I am a child of the 80s, yes, ‘Millennials’ as they like to call us.
Millennials were born in a world with no Facebook. When my mum took me home and found that I would cry for 23 hours of the day, she couldn’t go on Facebook to ask random strangers what was wrong with me.
How did she cope?
Well, you see, at that time people would rely heavily on family members or people in their community to provide them with information and advice on how to raise kids. That’s not how we do things today. When was the last time you picked up the phone to ask your mum or dad about a particular issue you were having with your kids? I can tell you for a fact that I have never done that.
Even my sister, who has successfully brought two children into this world, has never found herself on the receiving end of a frantic phone call when my son had the chickenpox and his feet went purple and I literally thought he was going to die. I did, however, look for the answers in what we call “parenting forums” on Baby Center.
My mum has long passed away, but I believe she would be horrified at me for relying on anyone but a paediatrician for advice on my child’s health. Not only that, but that we parade our lives on Facebook, Instagram, Twitter and Snapchat (I’m kidding, Snapchat is for people much younger than me) and that we document every moment of our kid’s lives;
“Here’s little Johnny having his first poop”
“Yesterday Meghan ate a coin! Here’s her ER doctor”
Trips to the ER and first poops, were not considered photo-worthy moments back in the 80s, I barely had a picture of my first day of school.
So, what does this all mean? Does it mean our children will be narcissistic psychopaths? Does it mean we are scarring them for life by sharing their intimate moments with the rest of the world? Unlikely.
What I think it means though, is that us – the millennial parents who grew up in a fairly protected society – are the ones most affected by all this. We feel the pressure. The pressure from constantly comparing ourselves to other parents who do more with their children than we do, parents who provide more for theirs kids, parents who go on holidays three times a year.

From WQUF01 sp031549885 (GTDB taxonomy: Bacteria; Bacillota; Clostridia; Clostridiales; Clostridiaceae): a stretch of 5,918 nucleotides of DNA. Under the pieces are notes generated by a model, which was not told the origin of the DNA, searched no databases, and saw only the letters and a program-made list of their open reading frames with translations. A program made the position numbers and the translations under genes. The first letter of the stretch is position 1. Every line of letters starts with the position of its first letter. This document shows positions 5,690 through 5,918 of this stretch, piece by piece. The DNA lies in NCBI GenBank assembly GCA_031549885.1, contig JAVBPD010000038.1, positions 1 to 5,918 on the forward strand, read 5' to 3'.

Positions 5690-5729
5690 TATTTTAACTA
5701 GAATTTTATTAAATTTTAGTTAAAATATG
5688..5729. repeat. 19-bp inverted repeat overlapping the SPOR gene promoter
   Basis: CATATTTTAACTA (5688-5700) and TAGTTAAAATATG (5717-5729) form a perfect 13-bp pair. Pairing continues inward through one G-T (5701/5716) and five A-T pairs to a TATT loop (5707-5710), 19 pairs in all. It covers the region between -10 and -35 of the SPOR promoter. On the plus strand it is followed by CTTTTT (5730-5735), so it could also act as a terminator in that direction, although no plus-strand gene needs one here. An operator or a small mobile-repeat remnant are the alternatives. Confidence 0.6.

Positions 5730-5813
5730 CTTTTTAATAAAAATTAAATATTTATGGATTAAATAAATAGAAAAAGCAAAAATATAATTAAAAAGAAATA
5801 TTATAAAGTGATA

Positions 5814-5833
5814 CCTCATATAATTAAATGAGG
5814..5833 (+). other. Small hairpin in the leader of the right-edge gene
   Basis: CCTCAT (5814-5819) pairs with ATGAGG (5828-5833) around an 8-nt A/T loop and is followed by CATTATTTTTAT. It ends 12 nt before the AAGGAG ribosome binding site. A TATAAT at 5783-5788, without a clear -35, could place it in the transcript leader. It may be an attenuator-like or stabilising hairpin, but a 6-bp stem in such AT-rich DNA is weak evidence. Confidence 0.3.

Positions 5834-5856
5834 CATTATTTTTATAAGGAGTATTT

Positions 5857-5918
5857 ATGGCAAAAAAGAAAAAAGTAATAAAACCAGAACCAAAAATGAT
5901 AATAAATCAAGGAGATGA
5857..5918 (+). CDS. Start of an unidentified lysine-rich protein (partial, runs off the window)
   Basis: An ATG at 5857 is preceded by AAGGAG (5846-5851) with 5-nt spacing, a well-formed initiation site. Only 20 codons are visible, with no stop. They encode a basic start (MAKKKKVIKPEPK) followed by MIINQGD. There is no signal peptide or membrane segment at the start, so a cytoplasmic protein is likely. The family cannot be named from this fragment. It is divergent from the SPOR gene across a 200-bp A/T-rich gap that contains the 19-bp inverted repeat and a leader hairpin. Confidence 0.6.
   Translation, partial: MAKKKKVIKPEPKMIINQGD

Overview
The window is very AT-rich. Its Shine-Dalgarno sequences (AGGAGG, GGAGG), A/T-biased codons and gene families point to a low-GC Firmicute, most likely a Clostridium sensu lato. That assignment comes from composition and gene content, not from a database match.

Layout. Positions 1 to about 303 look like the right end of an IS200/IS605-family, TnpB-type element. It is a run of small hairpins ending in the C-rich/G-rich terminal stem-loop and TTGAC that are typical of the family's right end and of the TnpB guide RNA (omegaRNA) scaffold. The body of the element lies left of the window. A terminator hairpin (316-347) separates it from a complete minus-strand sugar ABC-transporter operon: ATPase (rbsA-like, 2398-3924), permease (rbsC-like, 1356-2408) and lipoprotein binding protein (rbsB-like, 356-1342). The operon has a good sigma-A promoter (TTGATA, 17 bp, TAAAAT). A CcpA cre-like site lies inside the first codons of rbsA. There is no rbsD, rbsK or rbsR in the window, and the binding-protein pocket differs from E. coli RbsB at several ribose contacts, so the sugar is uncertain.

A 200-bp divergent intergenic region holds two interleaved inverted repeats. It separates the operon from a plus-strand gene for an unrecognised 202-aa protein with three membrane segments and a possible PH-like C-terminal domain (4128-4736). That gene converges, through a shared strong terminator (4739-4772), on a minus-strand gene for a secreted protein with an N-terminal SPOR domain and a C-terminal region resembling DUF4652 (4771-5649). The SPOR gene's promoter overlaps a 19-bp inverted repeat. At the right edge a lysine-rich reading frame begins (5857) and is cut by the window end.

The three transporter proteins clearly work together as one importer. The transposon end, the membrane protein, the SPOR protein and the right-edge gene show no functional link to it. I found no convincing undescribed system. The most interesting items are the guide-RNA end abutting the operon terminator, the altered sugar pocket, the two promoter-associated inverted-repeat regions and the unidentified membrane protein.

There’s that mum who works and I don’t, that other one who gets to be at home with their kids while I spend my life away from mine, working. We feel the pressure of that dad that attends every school play, and that other one who finds time to run every morning, and what about that guy from the office who sends his kids to private school, should I be doing the same?
We feel an immense amount of pressure.
And that pressure comes from the fact that we now have insider knowledge into 90% of our friend’s lives as well as the lives of total strangers. We know more about what our neighbour ate for breakfast this week than we do about our kid’s whole year at school.
Does that affect the way we parent? Sure it does! We feel more guilt than ever, guilt about things we were never meant to feel guilty about, because we shouldn’t know they existed. When we act out of guilt, or pressure, we don’t act out of instinct, which is what parenting has been about since the beginning of times.
The Silver Lining
Is it all bad, though? So, our parents had the gift of ignorance. Their knowledge of people’s lives only went as far as what Auntie Susie would gossip about during Sunday lunch. That blissful ignorance allowed them to go about their lives not having to take into consideration what toys North West got for Christmas this year, or the fact that there are kids called North, and that sure takes away the pressure.
But surely there’s loneliness in not knowing that other parents go through the same things as us. How would you feel if you thought your daughter was the only one who throws herself on the floor at Tesco when you don’t buy chocolate. Perhaps if you thought you were the only dad in the world who suffers from PPD, or if you didn’t even know that was a thing, you might have felt worse, and struggled to find help. Maybe if you didn’t join that Facebook group, you would have made no new friends to go with your brand new life as a parent, and that would really suck.
This is the world we live in. Modern times are here to stay, there’s no going back now. But, if you did pick up the phone to talk to your mum about the sharing , the excess of information and all the other struggles of being a parent in this day and age, she would probably offer you some good old-fashioned advice, as Barbara Bretto once did in her book, A Soft Place to Fall:
“Moderation, honey, in all things but love and chocolate”
Evelynne Gomes-Greenberg is a mum to a three year old boy named Nathan. She loves writing and taking pictures of their adventures. She thinks pancakes are not bad either. You can find their adventures on Instagram